Sunday, January 02, 2005
This year (2005), British reggae band Steel Pulse will celebrate their 30th anniversary. But, despite the seniority, they seem on the verge of more triumphs and possibly a much more visible future which could well begin with their second Grammy in February.
They will be challenging fellow veterans Toots Hibbert, Jimmy Cliff, Sly and Robbie, as well as a Ghetto Youths International compilation album combining dancehall and rap artistes for the next reggae Grammy with their new flagship album, African Holocaust.
The band was in Jamaica recently for the local launch of African Holocaust and, probably, hoping to reassure local fans of their unwavering dedication to reconnecting the African Diaspora to its continental roots.
Charismatic lead singer David Hinds is on a personal mission of uniting bands of the same order to support a fund to offer assistance to countries on the continent which are afflicted with social, economic, political and health problems like HIV/AIDS.
“The greatest thing that can happen to us is that we, as reggae bands, pool some funds to help these African countries in need of help,” Hinds said. He thinks that African Holocaust is the perfect pad for launching the next episode.
According to Hinds, tracks on the album address various issues. “For example There Must Be A Way talks about the status quo and how it is perceived, especially by those of us who have been sold lies, myths and legends, including the way we have been interpreting Christianity.
Make Us A Nation says that you know and I know that war is not the way. It is time to be wise/ and civilised/ and let love flow/ cause it is greed and jealousy/ separating you and me while in Tyrant is about Africa today. About 95% of the leaders who came to power after colonialism were mere puppets of the people who colonised them.”
Hinds says that the album was not constructed around the “African holocaust” theme and, in fact, the title track was the last of the 13 songs to be written.
“We were going through all the subject matters that we thought were relevant to the Diaspora. Having done all the tracks, we found that no single track covered the whole experience. So, after examining all the songs, we settled on African Holocaust.
Since we were capable of surviving the past, we must can bring the whole thing to another level. We have already hit rock bottom- slavery, the genocide, the menocide – it’s time to take it to another rung.”
Hinds says he has no apologies for resurrecting the slave trade issue in 2004: “Nobody has really addressed the slave trade in its proper context and entirety. The reality is that we are in a process right now of a psychic trauma.
We have been traumatised. When people go through certain experiences they also need therapy. We have never been through any therapy as a people.
That’s the reality.” Selwyn Brown, the band’s popular keyboard player, however, points out that there is the additional problem of the black community becoming a problem to its own self, which has to be addressed and must be a part of the future mission which is addressed on the album.
“With the influx of crack and guns into the inner city area, it means that now we are facing new problems, including black youths killing each other, and the system often ignoring much of this, almost as if they are happy with what’s happening,” Brown explains.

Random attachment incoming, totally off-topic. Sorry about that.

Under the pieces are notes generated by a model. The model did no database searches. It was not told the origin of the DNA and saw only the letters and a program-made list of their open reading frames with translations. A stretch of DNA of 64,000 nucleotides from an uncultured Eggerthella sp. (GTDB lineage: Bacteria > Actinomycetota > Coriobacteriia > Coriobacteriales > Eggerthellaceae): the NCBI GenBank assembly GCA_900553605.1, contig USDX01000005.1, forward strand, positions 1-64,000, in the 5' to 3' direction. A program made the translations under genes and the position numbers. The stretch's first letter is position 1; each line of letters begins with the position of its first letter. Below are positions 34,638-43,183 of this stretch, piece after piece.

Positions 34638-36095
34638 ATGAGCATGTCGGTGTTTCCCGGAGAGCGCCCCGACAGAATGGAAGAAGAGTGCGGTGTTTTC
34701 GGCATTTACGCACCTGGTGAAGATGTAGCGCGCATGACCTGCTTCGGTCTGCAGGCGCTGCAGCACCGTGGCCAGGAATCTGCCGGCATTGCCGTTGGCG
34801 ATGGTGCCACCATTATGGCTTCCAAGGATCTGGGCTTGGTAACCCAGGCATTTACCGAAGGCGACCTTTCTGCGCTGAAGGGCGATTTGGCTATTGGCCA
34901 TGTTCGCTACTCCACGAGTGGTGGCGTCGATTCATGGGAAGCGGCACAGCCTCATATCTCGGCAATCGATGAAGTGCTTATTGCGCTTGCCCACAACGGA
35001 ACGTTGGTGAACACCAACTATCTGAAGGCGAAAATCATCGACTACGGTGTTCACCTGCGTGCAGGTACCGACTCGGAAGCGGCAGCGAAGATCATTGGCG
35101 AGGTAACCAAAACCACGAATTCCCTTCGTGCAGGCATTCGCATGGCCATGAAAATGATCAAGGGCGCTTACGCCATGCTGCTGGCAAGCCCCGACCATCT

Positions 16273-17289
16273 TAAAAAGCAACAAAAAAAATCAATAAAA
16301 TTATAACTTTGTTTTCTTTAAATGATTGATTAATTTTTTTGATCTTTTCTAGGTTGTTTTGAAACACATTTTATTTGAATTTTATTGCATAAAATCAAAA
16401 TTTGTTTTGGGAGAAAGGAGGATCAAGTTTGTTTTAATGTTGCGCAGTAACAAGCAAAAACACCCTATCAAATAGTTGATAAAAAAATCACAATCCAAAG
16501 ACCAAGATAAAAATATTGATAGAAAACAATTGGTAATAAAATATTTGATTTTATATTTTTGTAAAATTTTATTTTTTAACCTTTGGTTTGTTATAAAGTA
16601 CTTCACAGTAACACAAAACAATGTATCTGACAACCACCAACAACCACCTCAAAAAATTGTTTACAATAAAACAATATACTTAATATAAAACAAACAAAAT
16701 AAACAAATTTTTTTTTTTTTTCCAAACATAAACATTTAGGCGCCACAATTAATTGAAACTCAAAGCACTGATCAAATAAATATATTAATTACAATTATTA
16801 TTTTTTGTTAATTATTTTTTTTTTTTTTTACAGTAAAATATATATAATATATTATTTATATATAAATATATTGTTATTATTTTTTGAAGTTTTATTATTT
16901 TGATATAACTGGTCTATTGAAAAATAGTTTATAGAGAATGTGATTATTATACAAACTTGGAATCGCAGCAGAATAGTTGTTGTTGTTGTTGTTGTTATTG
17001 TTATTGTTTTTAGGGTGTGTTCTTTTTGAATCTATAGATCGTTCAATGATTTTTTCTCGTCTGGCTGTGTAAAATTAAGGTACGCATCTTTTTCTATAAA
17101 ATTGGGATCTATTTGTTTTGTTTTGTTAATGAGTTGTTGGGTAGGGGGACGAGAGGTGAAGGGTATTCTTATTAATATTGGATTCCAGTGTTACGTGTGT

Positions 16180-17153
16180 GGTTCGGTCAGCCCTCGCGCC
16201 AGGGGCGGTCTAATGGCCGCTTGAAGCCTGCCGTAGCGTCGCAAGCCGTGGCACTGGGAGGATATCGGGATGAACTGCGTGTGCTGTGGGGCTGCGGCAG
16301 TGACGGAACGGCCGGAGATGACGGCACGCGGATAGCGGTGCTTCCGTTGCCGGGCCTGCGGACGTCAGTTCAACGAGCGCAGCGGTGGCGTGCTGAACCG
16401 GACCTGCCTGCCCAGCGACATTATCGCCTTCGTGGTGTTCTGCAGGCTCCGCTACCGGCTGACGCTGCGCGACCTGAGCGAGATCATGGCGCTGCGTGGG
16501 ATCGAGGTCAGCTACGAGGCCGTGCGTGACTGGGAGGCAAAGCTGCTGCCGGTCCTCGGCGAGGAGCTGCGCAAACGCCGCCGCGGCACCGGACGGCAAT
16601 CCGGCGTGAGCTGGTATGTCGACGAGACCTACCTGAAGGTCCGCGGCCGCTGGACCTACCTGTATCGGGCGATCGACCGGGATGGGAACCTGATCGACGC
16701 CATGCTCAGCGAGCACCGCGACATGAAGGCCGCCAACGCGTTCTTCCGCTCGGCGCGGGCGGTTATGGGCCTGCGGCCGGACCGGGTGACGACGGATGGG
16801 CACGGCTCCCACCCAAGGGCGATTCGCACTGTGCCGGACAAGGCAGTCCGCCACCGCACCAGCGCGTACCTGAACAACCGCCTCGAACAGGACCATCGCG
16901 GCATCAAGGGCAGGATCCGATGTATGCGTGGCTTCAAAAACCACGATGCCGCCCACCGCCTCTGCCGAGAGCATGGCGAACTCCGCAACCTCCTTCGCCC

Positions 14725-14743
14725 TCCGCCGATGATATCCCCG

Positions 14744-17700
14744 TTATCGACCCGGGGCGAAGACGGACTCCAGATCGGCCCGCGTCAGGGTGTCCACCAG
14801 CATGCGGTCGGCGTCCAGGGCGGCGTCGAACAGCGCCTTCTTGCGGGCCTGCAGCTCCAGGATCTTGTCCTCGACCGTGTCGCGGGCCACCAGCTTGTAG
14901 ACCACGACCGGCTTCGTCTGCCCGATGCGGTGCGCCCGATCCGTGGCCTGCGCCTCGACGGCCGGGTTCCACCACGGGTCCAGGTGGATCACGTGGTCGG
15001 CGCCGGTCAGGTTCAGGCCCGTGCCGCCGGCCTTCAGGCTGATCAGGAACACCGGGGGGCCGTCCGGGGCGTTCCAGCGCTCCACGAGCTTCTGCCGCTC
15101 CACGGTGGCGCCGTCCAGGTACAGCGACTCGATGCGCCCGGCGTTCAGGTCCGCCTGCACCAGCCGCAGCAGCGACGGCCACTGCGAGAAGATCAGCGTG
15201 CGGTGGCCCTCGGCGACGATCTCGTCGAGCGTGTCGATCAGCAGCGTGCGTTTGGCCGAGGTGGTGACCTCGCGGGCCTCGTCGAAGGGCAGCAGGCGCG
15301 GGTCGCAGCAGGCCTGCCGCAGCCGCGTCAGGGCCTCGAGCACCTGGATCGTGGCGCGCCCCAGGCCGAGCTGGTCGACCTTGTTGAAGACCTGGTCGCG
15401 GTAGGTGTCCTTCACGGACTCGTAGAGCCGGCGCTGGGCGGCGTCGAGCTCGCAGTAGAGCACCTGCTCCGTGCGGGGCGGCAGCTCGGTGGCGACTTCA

“There is a track on the album, Darker Than Blue, a Curtis Mayfield song which says that there are a lot of things happening in the system, making it harder for black people, but we have to look at ourselves as well and deal with certain things from home.”
But, Brown adds, “When you take 400 million people from their natural homeland, transport them by a ship, a lot of them didn’t even make it, they are from different tribes, different customs, different languages: that is a deliberate move to confuse us and it is being carried on up to this day.”
“Also we need to understand the ideology that it takes a whole village to raise a child,” David Hinds points out. “We lack that sentiment. There are a lot of children who don’t even know their fathers. You can’t get any angrier than a child who doesn’t know his father, because he feels neglected.
And it is a problem more in Christian cultures. I am not knocking Christianity as such, but the way it has been interpreted for us as a people. This is the effect.”
“We have lost a lot of our leaders, like Martin Luther King, and for a period of time we were out in the wilderness we tried to be our own leaders but that didn’t work either,’ Hinds went on, “So, what we need now is to reappoint leaders to go out into the communities and rekindle that sentiment of unity. I would like to know that I am playing an active role in that.’
He thinks that the dancehall deejays could help by simply being more serious about what they call themselves.
“They are naming themselves after everything under the sun except something promoting their culture. They would call themselves after every tool in the tool box, a machine gun, or an animal. There is nothing promoting Africa, nothing promoting ourselves as a people.
It is always a name taken from the western world which is a gimmick. I think that puts a subliminal message in the mind of the youth that there is nothing else to achieve.
“Get those kinds of names out of the system and start calling yourself positive names and go on to more positive teachings, because that is what we need.
Every nation has some fun and games within their music but, since we are at the bottom of the totem pole, I think we need to put the fun and games aside for a brief moment and address the issues that face us as a nation.”